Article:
Altmetrics andEmerging Measuresof Impact!! Presentation to Emerging Researcher Programme University of Cape Town, 28 November 2012 ! Michelle Willmers Scholarly Communication in Africa Programme CC-‐BY-‐SA
Defining ScholarlyCommunication in theinternet era (Thorin, 2003)!-‐ Conducting research, developing ideas and informal communications. -‐ Preparing, shaping and communicating what will become formal research outputs. -‐ Disseminating formal outputs. -‐ Managing personal careers, and research teams and programmes. -‐ Communicating scholarly ideas to broader communities.
the world has changed radically (and so has scholarly communication) > What does this mean for how we think about the impact of our research, and how we reward it? > Given the current challenges in African higher education, what does impact assessment mean in our context? > How do we move beyond journal Impact Factor as sole measure?
Tracking traditional citation of new forms ofscholarship!
… And new forms of citing traditional scholarship!
What does a scholarly communication activity system look like?!
S C H O L A R L Y C O M M U N I C A T I O N Journal Ar*cles Conference Papers Technical Reports Working Papers T O O L S A N D S E R V I C E S Policy Briefs Blog Posts Tweets E-‐mails Collabora*ve Documents Images & Videos Anima*ons & Simula*ons Presenta*ons P R E S E R V A T I O N A N D C U R A T I O N Digital Repository OER Portal Website LMS Library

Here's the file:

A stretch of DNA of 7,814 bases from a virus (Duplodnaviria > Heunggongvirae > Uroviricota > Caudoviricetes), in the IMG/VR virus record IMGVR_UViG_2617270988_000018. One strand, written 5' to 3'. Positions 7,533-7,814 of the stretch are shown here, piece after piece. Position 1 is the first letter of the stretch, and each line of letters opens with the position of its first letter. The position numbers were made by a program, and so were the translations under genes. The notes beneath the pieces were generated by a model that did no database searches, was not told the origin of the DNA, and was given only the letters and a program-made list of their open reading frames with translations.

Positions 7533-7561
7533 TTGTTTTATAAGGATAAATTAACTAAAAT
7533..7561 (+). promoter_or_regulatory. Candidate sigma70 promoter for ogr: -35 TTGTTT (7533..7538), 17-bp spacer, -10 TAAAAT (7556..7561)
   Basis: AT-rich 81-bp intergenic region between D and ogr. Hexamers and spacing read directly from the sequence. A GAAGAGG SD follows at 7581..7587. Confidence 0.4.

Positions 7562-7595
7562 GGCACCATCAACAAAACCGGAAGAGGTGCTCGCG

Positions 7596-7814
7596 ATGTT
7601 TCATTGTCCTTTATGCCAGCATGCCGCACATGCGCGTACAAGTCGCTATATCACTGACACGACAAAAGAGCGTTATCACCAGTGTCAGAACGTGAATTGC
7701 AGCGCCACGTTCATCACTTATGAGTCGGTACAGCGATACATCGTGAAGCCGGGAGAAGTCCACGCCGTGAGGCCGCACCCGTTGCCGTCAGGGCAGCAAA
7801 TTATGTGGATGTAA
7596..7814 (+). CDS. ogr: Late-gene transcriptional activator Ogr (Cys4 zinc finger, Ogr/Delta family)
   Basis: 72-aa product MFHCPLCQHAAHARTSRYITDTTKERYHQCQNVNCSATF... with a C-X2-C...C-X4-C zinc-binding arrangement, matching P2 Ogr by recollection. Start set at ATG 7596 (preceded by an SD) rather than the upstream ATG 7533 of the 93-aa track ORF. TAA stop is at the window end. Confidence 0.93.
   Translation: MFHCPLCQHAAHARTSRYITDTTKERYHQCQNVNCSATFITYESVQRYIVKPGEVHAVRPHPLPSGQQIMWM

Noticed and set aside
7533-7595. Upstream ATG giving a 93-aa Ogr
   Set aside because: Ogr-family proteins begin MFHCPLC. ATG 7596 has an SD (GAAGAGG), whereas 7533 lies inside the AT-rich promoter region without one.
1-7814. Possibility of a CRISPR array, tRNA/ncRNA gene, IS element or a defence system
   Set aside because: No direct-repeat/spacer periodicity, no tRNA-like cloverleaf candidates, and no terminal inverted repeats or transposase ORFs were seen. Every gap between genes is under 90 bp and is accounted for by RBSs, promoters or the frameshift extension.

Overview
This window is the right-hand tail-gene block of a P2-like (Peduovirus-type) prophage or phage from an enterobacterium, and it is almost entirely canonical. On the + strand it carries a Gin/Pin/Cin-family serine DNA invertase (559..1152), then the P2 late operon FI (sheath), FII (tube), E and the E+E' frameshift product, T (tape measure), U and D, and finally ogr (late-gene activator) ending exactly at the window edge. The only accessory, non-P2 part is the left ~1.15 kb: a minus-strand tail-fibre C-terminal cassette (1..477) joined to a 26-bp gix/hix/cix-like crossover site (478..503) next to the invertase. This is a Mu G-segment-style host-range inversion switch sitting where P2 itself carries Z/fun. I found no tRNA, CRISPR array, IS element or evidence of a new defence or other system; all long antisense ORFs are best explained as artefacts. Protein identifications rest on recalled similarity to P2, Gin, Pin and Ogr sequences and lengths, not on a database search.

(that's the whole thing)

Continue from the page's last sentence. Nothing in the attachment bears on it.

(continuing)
We tend to treat the holistic system like an iceberg…S C H O L A R L Y C O M M U N I C A T I O N Journal Ar*cles Conference Papers Technical Reports Working Papers T O O L S A N D S E R V I C E S Policy Briefs Blog Posts Tweets E-‐mails Collabora*ve Documents Images & Videos Anima*ons & Simula*ons Presenta*ons P R E S E R V A T I O N A N D C U R A T I O N Digital Repository OER Portal Website LMS Library
How does this serve the development agenda? Rewards and Incen*ves S C H O L A R L Y C O M M U N I C A T I O N Journal Ar*cles Conference Papers Technical Reports Working Papers T O O L S A N D S E R V I C E S Policy Briefs Blog Posts Tweets E-‐mails Collabora*ve Documents Images & Videos Anima*ons & Simula*ons Presenta*ons P R E S E R V A T I O N A N D C U R A T I O N Digital Repository OER Portal Website LMS Library
How does this influence what we want to track and reward?!
Impact is relative Values Mission Impact “Just as scientists would not accept the ﬁndings in a scientiﬁc paper without seeing the primary data, so should they not rely on Thomson Scientiﬁc’s impact factor, which is based on hidden data.” (Rossner, Van Epps & Hill 2007) “Our results indicate that the notion of scientiﬁc impact is a multi-‐dimensional construct that cannot be adequately measured by any single indicator, although some measures are more suitable than others.” (Bollen et al. 2009)